If the SNAP benefits were reduced either through block granting or some other mechanism to reduce food stamp benefits so as to create instability in these households, this is what they say would be likely to occur: 23 percent would be more likely to have households that are food insecure; 70 percent [[Page H1081]] more likely children would be food insecure; 36 percent more likely to be in poor health if this happens; 70 percent more likely to be at risk for developmental delays--this is about our kids, about our children-- 12 percent more likely to be hospitalized; children in kindergarten through third grade would be more likely to have measurably lower reading and math test scores; and reduced SNAP benefits would decrease the likelihood of mothers having a baby with a healthy weight and of a low-birth-weight baby surviving.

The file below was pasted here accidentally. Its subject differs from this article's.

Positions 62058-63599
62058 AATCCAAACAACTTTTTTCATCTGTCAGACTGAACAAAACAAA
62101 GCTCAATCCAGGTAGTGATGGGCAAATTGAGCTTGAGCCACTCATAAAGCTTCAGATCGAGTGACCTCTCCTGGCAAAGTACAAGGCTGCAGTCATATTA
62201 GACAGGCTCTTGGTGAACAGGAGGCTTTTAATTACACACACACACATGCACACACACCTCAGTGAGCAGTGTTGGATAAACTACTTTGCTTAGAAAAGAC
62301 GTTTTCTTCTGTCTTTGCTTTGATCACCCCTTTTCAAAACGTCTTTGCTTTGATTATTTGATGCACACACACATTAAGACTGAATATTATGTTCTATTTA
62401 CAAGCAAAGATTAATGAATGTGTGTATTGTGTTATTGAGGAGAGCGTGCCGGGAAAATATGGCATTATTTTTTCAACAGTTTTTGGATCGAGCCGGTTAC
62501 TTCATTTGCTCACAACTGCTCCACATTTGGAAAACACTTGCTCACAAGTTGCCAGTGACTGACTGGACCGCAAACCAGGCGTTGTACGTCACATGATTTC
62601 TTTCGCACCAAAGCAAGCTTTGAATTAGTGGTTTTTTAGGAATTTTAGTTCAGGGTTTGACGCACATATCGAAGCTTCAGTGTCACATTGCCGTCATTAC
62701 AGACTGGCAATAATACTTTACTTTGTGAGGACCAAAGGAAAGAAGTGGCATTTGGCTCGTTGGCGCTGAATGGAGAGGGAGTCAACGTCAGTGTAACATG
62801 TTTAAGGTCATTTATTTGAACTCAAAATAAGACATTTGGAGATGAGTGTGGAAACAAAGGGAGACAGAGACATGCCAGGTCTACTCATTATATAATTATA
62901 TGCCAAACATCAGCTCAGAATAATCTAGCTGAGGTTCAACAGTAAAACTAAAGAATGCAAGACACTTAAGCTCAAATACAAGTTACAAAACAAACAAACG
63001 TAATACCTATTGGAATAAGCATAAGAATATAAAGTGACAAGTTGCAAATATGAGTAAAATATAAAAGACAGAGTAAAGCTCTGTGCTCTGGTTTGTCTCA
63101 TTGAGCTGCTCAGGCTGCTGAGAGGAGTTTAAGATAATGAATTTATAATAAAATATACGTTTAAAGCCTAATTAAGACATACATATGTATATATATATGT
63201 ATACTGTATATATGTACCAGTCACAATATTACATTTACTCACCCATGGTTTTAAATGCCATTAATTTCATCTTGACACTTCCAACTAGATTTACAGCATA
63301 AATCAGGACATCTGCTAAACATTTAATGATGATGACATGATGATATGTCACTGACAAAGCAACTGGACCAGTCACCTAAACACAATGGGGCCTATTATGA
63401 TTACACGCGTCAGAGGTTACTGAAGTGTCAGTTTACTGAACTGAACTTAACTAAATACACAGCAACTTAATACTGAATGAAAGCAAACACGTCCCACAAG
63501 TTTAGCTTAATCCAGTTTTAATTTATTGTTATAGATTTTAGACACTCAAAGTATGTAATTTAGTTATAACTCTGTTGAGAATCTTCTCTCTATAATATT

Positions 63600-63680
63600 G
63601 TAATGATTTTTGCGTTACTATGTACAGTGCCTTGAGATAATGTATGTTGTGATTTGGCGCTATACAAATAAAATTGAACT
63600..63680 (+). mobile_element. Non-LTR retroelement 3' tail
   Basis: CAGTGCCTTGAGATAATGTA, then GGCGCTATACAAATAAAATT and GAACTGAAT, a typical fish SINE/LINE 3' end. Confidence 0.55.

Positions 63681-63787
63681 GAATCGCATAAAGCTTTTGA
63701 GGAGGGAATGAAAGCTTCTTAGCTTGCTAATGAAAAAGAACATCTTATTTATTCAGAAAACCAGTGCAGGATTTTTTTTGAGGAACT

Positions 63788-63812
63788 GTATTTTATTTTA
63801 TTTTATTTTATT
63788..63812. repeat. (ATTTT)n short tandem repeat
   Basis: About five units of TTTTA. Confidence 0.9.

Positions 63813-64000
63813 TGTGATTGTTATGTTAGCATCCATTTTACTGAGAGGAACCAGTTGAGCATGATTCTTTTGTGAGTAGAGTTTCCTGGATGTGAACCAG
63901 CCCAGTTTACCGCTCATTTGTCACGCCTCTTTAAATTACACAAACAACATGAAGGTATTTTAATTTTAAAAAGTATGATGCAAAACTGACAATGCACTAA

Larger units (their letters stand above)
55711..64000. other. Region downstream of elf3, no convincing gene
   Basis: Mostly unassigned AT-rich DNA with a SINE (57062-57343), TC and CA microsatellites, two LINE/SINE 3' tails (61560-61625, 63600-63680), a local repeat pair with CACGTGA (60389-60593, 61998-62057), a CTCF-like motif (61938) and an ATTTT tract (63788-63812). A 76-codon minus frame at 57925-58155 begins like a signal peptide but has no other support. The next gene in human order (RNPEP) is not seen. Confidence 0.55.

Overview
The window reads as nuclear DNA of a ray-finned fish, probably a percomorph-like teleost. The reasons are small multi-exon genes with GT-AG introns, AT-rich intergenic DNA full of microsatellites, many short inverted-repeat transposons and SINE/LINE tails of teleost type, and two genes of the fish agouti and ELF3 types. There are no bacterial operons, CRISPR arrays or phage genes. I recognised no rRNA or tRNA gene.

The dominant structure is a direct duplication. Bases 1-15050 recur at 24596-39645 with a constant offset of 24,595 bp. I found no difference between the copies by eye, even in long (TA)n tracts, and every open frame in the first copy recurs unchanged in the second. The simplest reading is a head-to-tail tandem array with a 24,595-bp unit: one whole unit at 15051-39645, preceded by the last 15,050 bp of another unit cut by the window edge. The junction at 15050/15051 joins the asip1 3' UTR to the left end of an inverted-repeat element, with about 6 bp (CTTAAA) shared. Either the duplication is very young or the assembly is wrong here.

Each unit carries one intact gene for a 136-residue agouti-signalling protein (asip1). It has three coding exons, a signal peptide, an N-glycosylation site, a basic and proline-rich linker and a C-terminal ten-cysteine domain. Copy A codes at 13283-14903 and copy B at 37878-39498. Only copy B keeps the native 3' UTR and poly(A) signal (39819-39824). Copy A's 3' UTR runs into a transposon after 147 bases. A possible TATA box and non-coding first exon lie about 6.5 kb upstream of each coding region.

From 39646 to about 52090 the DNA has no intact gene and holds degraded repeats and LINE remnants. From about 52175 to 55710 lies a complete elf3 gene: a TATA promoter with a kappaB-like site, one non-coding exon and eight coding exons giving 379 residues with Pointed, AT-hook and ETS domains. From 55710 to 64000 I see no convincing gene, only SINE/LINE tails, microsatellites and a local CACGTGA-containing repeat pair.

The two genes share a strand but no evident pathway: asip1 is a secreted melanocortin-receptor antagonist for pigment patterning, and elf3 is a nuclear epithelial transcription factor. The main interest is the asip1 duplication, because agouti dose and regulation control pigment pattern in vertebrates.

This is not Jim McGovern or Gwen Moore or Bobby Scott or Rosa DeLauro making up these statistics. They come from an organization which tracks all of these measures.

    {time} 1630 My colleagues, it would include drug testing policies for SNAP recipients and prohibitions for certain food purchases.

    What kind of priorities are these? We can't continue to wage a war against food stamp recipients. Nobody is asking for any other recipients who get Federal subsidies to be drug tested. Let's start with the Crop Insurance people. Let's start with that. Let's take all of the programs at the U.S. Department of Agriculture where there is a subsidy and a recipient to that subsidy. Let's get them all drug tested.

    We are going to continue to stand up against unconscionable attacks on America's poor working families. I urge my colleagues to stand with us in ensuring that the Federal budget does not harm working families and children by decimating the hunger programs in this Nation.

    Mr. McGOVERN. I thank the gentlewoman for her eloquent statement.

    Mr. Speaker, I yield to my colleague from Wisconsin (Ms. Moore).